Organized chaos – as hackneyed a saying as it is - the phrase is an apt description of Sydney. One of the many interesting things we have seen while down under is the way walk/don’t walk signals operate. Rather than the little flashing green man inviting pedestrians to walk in the direction of traffic all four corners flash green at once stopping all vehicular movement and the walkers take over the whole intersection free to cross diagonally as well as directly across the roadway. Sort of a free for all not unlike the seeming anarchy that ensues on a rugby field – just when it looks like everything is all muddled in a tangle of limbs out pops the ball and down the field goes the team.
This pretty much sums up our two day trip to this dynamic and cosmopolitan city. We dove into the throbbing masses of humanity on the street, ferries, busses and trains, popping out in one interesting place after another – one of those rare occasions where we never really got lost.
Our first morning we grabbed a cup of coffee on George Street across from Central Station then marched down the street for about an hour to the Sydney Opera House. We took a morning tour of this iconic building that juts into the skyline of the harbor like a piled up collection of orange wedges. These orange wedges though, are covered in more than a million triple glazed off white tiles which capture the sun’s rays producing subtle touches of color depending on the conditions in the sky. Inside, the lack of support columns lends a sense of soaring to the ceilings while the use of native wood throughout the structure intensifies the acoustics. The Opera House is not one massive performance space but rather a series of theaters, studios and concert halls. Sara and I snagged some tickets for a cabaret show in the 200 seat studio theater for the next evening. As luck would have it we ended up at a front row table.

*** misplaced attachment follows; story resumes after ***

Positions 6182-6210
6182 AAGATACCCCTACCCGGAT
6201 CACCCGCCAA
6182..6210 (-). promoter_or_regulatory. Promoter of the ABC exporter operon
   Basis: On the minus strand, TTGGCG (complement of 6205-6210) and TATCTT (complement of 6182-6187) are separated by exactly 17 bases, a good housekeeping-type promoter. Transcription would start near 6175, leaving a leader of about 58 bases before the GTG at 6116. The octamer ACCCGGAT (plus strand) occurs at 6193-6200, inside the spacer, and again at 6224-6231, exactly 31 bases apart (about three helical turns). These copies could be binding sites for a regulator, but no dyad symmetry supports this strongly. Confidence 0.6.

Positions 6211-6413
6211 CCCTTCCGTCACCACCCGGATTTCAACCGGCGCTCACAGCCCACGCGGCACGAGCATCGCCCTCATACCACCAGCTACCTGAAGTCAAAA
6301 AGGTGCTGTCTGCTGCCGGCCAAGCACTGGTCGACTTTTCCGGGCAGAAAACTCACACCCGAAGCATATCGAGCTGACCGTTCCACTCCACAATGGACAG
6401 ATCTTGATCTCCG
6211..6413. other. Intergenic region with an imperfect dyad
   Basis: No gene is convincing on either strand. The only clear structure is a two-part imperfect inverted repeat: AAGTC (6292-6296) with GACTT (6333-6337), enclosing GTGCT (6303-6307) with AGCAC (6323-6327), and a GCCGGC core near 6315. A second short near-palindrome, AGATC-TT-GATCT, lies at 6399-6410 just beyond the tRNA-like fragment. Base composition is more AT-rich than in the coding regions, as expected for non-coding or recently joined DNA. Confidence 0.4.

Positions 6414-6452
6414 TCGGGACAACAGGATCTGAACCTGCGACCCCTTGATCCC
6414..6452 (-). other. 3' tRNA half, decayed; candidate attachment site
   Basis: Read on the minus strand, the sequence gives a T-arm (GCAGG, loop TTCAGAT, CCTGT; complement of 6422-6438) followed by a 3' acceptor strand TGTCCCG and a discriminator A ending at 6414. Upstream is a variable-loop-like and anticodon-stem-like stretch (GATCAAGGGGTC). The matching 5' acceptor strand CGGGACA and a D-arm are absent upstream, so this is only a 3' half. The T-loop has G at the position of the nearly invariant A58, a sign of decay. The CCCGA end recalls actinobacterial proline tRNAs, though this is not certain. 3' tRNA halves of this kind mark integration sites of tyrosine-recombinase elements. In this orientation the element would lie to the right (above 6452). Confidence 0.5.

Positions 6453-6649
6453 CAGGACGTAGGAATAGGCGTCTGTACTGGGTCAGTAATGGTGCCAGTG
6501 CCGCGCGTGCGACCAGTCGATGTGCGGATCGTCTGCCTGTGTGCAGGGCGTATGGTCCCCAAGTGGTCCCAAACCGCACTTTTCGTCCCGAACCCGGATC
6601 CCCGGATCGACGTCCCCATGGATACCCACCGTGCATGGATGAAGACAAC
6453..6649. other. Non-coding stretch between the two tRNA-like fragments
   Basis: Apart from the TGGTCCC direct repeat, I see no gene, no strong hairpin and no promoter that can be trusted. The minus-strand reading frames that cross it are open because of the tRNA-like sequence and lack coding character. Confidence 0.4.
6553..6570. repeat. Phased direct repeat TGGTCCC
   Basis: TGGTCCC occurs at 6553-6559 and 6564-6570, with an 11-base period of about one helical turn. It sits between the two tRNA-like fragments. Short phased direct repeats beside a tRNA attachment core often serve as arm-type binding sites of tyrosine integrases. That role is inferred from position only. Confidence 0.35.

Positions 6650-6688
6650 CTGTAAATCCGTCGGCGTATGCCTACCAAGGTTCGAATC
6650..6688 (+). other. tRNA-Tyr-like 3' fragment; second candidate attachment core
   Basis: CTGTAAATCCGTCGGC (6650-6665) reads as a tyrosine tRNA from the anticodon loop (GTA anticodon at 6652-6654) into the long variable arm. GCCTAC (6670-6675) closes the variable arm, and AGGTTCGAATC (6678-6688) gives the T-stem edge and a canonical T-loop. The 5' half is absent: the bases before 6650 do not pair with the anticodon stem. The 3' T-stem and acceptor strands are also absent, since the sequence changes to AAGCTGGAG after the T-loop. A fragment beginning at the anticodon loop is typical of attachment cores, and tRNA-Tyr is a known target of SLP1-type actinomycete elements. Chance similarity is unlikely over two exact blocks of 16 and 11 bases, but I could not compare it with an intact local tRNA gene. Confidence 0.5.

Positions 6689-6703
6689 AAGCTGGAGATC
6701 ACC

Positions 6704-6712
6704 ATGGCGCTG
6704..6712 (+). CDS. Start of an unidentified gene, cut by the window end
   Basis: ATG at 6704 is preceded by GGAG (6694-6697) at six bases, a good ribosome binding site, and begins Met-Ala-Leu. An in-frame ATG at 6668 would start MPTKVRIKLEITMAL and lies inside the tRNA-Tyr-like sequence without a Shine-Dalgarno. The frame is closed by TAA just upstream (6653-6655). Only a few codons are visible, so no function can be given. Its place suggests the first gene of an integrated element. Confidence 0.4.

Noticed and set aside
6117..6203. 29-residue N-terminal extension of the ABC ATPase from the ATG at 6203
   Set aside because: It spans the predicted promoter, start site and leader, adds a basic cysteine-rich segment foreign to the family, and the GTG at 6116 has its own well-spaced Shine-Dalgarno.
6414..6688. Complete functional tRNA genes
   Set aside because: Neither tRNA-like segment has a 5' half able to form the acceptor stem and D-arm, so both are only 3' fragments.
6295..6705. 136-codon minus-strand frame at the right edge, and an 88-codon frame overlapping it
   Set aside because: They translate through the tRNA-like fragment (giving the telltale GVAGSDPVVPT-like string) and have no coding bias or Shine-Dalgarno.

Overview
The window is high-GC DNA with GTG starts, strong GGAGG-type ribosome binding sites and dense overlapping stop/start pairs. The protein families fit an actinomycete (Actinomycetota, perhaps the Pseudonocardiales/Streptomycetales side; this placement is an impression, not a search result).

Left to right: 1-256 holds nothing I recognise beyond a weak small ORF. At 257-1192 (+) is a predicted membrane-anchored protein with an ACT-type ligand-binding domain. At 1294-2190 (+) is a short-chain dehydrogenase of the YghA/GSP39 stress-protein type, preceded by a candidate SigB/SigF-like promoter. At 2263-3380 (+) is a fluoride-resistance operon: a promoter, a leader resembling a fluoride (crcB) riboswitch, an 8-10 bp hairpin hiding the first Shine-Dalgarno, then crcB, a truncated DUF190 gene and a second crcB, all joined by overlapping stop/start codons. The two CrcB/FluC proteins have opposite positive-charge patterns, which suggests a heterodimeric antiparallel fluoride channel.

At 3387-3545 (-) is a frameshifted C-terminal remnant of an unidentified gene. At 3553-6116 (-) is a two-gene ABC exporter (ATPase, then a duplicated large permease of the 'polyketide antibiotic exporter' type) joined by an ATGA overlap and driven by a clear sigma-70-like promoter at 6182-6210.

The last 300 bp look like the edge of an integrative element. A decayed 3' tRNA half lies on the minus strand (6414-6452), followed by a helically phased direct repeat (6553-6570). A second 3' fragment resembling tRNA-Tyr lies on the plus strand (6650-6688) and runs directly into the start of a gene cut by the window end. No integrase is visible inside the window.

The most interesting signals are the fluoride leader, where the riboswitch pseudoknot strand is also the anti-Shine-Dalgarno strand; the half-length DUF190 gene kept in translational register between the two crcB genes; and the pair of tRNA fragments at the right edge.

Walking along the harbor way we followed the sound of didgeridoo music and found some performers playing right in front of the ferry for the zoo. The ride across the harbor gave us an excellent view of the city and opera house. The best view of Sydney though, belongs to the giraffes and not just because of their long necks. The zoo winds up a cliff across from downtown with twists and turns opening up to vistas of the city incongruously augmented by varieties of exotic fauna like elephants, bearcats, snow leopards and the aforementioned giraffes. We arrived right around lunchtime and all the animals were actively about – even the Komodo dragon was pacing around his enclosure lifting his heavily clawed feet like a sumo wrestler as he anticipated his midday repast.
The koalas though were a little less energetic. It seems their strict eucalyptus leaf diet provides only enough energy to facilitate them being awake for around four hours a day – much like American teenagers these guys prefer to doze through the remaining twenty or so hours .
Hopping off the ferry back in the city at Quay Circle we discover the train lines and inquire as to which train we should take back to our hotel which just happens to be across from the large and sprawling Paddy’s market, (a great landmark for us when asking directions.) Our answer is “All of them – you’re right near Central Station just get out there mate.” Lucky again!